An Eames Anthology

Jun 2023

The book is collection of letters, notes, speeches, articles from and about Charles and Ray Eames.

The were contemporaries of Eero Saarinen, Mies van der Rohe, Frank Lloyd Wright, and other modernist designers and architects. Unlike some of them, the Eames were not interested in creating a new style or being part of a movement. They were interested in solving problems and making things better.

Completing this book was unexpectedly bittersweet. It felt as though I had lived alongside these two wonderful people, immersed in their ideas.

Undoubtedly, it's a good book about the Eames family and their work. But more than that — it's a wonderful book about philosophy of design.

Many times they were able to capture the essence of what I believe in but don't have words for. Below are some of the pieces I liked the most.

The first step in design, that of determining the need, is a very hazardous undertaking. It is not simple, even the most sincere can easily confuse the actual need with the traditional idea of need and be led off on a hopeless tangent.
“Design today”, 1941
Design is a full time job.
“Advice for students”

I liked this short piece because I've been thinking the same for long. You can't just close your laptop and stop being a designer. The designer's approach to problem solving permeates his life. I don't know how it can be otherwise.

The objective is the simple thing of getting the best to the greatest number of people for the least.
Charles Eames to Eero Saarinen

This one is interesting because Herman Miller and Vitra (who are official distrubutor of Eames furniture in the US and Europe) price and sell their furniture as luxury items. One can even argue that replicas are closer to the original than what Herman Miller sells now.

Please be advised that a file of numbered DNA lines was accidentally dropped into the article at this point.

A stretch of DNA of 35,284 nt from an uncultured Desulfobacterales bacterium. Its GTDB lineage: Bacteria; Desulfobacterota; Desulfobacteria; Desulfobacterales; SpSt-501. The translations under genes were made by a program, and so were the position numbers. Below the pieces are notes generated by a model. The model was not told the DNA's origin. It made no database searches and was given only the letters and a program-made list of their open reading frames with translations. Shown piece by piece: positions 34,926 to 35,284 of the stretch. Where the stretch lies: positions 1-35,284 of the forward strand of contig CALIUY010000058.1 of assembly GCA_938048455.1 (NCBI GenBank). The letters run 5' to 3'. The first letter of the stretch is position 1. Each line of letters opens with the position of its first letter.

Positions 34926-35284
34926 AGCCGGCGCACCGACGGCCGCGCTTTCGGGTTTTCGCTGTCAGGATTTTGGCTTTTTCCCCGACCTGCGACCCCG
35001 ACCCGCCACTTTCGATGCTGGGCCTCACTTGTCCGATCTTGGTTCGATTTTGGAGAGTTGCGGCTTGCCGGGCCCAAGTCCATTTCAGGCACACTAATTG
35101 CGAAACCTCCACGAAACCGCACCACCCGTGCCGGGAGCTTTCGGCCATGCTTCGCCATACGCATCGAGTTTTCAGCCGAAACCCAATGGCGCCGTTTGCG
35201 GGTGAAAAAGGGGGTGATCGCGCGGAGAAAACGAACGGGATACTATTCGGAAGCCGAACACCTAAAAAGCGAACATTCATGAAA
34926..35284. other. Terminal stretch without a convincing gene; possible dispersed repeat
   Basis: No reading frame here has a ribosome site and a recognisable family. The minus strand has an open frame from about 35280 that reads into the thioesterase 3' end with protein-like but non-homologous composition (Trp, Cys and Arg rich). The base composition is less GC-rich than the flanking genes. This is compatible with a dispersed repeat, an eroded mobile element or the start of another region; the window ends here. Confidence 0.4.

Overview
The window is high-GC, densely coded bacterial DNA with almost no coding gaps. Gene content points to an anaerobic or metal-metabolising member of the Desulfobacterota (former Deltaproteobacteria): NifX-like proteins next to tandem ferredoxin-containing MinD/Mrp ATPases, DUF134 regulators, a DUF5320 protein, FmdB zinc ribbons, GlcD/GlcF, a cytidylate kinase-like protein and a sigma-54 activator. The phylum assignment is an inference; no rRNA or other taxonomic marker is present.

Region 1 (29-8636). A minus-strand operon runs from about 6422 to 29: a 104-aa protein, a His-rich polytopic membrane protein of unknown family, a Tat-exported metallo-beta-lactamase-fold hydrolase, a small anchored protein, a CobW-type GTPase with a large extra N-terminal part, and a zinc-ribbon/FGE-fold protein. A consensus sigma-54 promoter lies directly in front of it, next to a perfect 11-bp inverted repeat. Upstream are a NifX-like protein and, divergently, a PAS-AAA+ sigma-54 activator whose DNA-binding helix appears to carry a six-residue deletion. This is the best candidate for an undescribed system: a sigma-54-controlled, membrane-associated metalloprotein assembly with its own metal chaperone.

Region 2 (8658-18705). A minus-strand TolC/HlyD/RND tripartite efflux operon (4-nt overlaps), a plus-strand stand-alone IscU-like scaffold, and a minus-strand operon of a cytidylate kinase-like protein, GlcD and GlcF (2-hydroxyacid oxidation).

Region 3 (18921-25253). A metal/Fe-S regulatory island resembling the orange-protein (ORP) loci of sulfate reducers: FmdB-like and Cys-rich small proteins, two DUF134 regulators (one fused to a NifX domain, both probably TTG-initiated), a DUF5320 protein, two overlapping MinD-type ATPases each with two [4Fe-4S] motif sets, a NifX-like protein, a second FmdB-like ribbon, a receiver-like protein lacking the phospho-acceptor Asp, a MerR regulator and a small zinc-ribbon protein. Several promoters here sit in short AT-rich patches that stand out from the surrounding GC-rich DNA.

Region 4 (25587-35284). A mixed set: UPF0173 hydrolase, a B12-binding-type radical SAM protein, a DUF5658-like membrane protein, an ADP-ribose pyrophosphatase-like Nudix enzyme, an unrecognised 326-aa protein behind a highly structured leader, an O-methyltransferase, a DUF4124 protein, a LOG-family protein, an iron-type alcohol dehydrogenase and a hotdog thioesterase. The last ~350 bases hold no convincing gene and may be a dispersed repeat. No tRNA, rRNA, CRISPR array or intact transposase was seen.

Now, you may reuse something else, but if you do it sort of knowingly, as the best solution of that problem as you see it at the time, it's not a cliche. And anyone who would avoid using something just because it has been used before would be knowingly not creating the best solution, if in his mind he knew it was the best thing to do and he was not doing it because he knew it had been done before.
“Design today” speech, 1950
It would be nice if people improved on a piece of furniture when set out to copy it. Unfortunately, they are not usually concerned with quality.
“Charles Eames Says His Work is ‘Making Designs Better’”, 1960
To my mind crafts seem to suffer more from overdoses of originality in design rather than from lack of this.
“The making of a Craftsman”, 1957

The idea of design as a development of progressive sketches is romantic and not very accurate.

It is more an optimizing process that is apt to start from a series of hunches which are either developed or discared by purely intellectual means long before any skethch or model is made.

When these hunches finally begin to combine in such a way that they seem to satisfy more aspect of the problem than any one has a right to expect, then this is the beginning of a concept.

When the concept is formed it represents about 5 percent of the design effort — the remaining 95 percent of the effort being used to keep the concept from falling apart.

Ray Eames, Handwritten notes, 1964

And the best one is this Q&A with Charles Eames.